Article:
While historically there were several long marches during the Communist insurgency period (1927-1937) of the Chinese Civil War (1927-1950), perhaps the most well known is the Red Army withdrawal from Jiangxi that began on 16th October 1934. This Long March was a legendary military retreat and subsequent escape to the north and west by a surrounded Communist army. It was

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  • Sun Tzu and The Art of War

    By on May 30, 2013

    Sun Wu, more commonly known by the alternative spelling of his name Sunzi or Sun Tzu, is traditionally thought to have been a military strategist, general, philosopher, and author of The Art of War, who lived around the 6th and 5th centuries BC. The exact dates are unknown. The Art of War has been highly influential throughout Asian history in

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  • Political Life of Song Qingling

    By on May 30, 2013

    The Political Life of Song Qingling (1893-1981) Song Qingling ranks among the most significant Chinese political figures of the 20th Century. She was born on 27th January 1893 to a businessman, missionary, and close friend of Sun Yat-sen, Charlie Song in Shanghai. The wife of Sun Yat-sen, Song Qingling is also known by the name of Madame Sun Yat-sen. She

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  • Peking Opera Masks

    By on May 30, 2013

    Rising to prominence towards the end of the 18th Century and enjoying its greatest popularity during the Qing Dynasty (1644-1912), the Peking Opera occupies a special place in Chinese culture. Considered a cultural treasure and a highly respected art form in China, it is characterised by a combination of music, singing, mime, acrobatics and dance. The stage is usually very

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  • Terracotta Army

    By on May 30, 2013

    Qin Shi Huangdi (259 – 210 BC) and his Terracotta Army There is an enigmatic aura and an air of mystery surrounding the Terracotta Army. Discovered in 1974 by local farmers, the pottery warriors are located near Xi’an, in Shaanxi province. These life-size soldiers form an army of the dead, built to protect their Emperor, Qin Shi Huangdi, in the

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  • Peking Opera Coins

    By on May 30, 2013

    The tradition of the Peking Opera has its roots in the late 18th Century in Beijing, when four troupes of performers of Anhui Opera, the influential precursor to the Peking Opera, came to the capital in 1790 to perform at the court of the Qianlong Emperor to celebrate his birthday. Over several decades, the genre developed as other troupes, mainly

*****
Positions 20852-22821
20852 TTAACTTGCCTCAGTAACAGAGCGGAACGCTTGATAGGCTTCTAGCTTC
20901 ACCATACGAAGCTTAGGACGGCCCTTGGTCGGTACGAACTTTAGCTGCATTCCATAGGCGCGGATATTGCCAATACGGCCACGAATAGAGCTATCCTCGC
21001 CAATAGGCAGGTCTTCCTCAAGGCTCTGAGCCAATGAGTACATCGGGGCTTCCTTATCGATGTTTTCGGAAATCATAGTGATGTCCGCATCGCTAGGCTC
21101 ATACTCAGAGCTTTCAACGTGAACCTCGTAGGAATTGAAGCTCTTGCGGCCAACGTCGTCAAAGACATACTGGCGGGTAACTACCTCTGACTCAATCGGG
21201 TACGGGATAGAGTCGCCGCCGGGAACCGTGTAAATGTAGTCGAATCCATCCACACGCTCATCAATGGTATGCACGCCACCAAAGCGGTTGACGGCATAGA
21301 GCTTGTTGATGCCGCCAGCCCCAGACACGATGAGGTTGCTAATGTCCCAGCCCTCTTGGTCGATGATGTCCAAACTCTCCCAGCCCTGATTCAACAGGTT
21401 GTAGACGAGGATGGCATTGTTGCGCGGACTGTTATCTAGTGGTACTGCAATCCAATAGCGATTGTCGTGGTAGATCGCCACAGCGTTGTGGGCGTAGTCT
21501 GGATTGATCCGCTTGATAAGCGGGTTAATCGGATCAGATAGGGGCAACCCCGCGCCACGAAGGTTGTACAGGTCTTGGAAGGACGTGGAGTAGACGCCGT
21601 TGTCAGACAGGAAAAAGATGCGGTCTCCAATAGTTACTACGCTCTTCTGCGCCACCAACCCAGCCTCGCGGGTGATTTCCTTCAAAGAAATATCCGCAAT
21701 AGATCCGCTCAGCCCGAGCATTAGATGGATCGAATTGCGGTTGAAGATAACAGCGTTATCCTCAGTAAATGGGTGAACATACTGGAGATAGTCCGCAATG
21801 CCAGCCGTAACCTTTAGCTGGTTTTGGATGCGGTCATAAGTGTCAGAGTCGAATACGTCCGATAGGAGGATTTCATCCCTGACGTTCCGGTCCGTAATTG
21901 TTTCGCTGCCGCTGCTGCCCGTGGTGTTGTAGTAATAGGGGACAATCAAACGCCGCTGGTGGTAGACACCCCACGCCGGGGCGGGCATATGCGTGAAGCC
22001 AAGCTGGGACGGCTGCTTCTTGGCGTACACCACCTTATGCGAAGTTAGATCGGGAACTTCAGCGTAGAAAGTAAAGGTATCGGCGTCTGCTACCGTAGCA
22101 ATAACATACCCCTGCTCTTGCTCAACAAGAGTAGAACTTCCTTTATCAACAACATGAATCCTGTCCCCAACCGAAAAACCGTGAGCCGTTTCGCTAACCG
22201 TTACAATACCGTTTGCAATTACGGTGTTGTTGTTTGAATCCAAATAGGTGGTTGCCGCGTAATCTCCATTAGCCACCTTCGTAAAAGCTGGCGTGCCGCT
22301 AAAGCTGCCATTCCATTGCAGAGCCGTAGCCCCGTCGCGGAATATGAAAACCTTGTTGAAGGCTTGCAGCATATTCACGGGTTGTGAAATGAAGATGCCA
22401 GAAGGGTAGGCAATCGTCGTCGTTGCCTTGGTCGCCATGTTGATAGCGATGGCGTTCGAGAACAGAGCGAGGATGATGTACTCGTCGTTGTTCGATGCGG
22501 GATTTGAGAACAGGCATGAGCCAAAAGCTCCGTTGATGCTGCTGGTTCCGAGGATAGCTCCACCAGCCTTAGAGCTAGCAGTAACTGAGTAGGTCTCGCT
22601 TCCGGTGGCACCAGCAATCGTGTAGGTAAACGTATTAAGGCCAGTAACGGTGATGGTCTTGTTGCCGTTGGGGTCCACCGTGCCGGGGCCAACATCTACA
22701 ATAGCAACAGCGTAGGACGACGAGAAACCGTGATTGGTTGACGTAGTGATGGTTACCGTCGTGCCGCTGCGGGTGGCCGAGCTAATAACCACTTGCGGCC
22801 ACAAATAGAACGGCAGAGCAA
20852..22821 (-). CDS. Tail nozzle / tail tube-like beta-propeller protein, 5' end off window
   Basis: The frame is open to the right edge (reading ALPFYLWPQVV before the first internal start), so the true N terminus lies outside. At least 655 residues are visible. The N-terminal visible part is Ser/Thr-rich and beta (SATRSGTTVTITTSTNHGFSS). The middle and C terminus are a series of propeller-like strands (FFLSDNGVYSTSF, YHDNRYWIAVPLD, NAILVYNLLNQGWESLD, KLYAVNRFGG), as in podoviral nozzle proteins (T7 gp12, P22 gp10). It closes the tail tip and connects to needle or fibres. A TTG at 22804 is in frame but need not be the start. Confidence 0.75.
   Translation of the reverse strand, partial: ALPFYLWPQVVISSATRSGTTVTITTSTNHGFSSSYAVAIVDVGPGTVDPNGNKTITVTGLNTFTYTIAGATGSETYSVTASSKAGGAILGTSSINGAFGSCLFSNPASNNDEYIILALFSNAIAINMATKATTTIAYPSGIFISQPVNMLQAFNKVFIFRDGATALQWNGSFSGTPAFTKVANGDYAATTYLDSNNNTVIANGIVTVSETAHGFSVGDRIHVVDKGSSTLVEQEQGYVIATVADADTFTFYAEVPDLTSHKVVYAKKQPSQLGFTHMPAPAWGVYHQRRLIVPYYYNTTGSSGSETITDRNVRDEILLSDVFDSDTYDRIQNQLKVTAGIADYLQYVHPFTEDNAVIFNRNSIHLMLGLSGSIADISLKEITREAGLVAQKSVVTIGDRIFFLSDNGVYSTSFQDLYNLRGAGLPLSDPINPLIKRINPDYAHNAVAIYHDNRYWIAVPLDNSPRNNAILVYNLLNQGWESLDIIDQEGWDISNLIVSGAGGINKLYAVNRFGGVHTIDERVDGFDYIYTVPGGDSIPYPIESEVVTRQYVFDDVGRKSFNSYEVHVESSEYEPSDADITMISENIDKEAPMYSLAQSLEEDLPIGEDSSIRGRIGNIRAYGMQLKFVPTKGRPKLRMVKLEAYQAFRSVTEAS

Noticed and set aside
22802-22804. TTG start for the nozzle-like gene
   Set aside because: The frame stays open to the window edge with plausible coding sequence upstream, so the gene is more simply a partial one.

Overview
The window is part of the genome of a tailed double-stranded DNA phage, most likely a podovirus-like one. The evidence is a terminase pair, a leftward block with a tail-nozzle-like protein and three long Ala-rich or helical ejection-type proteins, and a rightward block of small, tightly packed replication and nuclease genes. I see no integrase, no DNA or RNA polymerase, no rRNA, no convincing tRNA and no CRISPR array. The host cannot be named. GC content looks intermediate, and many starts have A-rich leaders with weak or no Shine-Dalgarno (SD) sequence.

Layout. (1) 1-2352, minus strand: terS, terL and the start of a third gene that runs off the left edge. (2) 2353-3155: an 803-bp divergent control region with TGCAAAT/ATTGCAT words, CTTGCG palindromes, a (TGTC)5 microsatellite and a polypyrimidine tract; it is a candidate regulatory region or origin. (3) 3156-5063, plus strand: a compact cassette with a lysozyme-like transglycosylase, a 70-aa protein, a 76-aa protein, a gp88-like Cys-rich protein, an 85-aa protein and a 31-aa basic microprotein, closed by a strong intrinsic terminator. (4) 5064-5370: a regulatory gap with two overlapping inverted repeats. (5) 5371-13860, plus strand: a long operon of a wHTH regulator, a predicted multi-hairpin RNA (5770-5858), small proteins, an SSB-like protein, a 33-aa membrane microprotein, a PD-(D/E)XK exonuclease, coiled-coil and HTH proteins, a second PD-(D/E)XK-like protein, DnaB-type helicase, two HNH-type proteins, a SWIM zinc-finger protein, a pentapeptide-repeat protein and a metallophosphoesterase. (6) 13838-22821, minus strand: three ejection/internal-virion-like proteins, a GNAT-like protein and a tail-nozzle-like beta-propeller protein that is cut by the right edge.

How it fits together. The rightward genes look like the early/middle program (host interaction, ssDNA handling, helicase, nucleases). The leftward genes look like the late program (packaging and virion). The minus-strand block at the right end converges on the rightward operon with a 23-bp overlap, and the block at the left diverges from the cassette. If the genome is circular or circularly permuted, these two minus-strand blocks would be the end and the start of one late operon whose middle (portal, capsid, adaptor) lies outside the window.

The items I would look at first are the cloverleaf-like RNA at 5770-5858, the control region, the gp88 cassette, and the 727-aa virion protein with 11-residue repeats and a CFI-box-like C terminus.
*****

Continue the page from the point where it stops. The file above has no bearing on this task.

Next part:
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  • Maijishan Cave Art

    By on May 30, 2013

    Maijishan, literally translating as “Grain Stack Mountain”, is a hillside of purple-red sandstone and the site of a series of 194 grottoes carved into the hillside itself. The mountain is located in north west China, in Gansu province, and comprises exquisite rock-cut art and architecture, spreading over 1,000 square metres of murals. There are also over 7,200 Buddhist statues and

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  • Liu Shaoqi

    By on May 30, 2013

    Liu Shaoqi was a Chinese communist revolutionary, politician, and statesman who lived between 1898 and 1969. He was born in Hunan province to a landowner of moderate wealth, but moved to Shanghai to study Russian. After completing his studies he went to the Soviet Union. In 1921, while still in the Soviet Union, he joined the newly established Chinese Communist

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  • Confucius

    By on May 30, 2013

    Ranking among one of the most influential figures in history, Confucius, the founder of the philosophy of Confucianism that takes his name, was born in present-day Qufu in Shandong province in 551 BC. Aside from philosopher, his many roles included teacher, politician, and editor. He spent much of his life travelling around followed by his group of disciples, details of